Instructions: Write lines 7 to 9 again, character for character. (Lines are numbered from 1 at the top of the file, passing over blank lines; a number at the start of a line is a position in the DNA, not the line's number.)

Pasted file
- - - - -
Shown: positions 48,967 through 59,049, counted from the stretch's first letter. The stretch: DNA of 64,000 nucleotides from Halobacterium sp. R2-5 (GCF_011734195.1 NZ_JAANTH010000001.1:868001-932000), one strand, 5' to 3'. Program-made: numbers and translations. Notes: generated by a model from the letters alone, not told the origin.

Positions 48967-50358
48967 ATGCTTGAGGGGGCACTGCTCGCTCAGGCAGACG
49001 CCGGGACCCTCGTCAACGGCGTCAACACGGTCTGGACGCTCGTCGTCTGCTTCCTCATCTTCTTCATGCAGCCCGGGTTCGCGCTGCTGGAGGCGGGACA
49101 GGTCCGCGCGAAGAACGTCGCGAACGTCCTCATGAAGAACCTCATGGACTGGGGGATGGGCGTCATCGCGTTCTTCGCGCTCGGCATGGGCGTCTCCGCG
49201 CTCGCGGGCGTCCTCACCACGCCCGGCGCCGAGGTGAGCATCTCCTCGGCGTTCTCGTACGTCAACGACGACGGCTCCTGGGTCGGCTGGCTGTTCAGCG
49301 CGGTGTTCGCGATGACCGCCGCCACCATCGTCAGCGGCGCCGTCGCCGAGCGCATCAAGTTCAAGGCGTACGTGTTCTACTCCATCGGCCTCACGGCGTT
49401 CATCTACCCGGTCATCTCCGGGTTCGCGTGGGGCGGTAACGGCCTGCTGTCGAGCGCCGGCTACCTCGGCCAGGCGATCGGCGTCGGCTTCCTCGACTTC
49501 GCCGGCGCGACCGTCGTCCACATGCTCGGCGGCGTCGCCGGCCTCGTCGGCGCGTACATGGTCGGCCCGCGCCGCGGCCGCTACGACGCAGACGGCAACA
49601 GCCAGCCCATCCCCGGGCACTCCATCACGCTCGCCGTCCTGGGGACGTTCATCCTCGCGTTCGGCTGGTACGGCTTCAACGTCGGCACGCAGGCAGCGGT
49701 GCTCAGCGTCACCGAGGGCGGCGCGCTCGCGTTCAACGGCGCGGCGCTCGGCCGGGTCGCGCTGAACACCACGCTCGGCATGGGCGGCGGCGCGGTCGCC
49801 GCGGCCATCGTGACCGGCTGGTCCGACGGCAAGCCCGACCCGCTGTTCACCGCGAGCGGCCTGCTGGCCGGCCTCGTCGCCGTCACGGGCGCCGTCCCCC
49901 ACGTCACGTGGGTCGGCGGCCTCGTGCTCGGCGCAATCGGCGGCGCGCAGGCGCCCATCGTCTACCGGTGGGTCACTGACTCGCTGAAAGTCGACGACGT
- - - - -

49301 CGGTGTTCGCGATGACCGCCGCCACCATCGTCAGCGGCGCCGTCGCCGAGCGCATCAAGTTCAAGGCGTACGTGTTCTACTCCATCGGCCTCACGGCGTT
49401 CATCTACCCGGTCATCTCCGGGTTCGCGTGGGGCGGTAACGGCCTGCTGTCGAGCGCCGGCTACCTCGGCCAGGCGATCGGCGTCGGCTTCCTCGACTTC
49501 GCCGGCGCGACCGTCGTCCACATGCTCGGCGGCGTCGCCGGCCTCGTCGGCGCGTACATGGTCGGCCCGCGCCGCGGCCGCTACGACGCAGACGGCAACA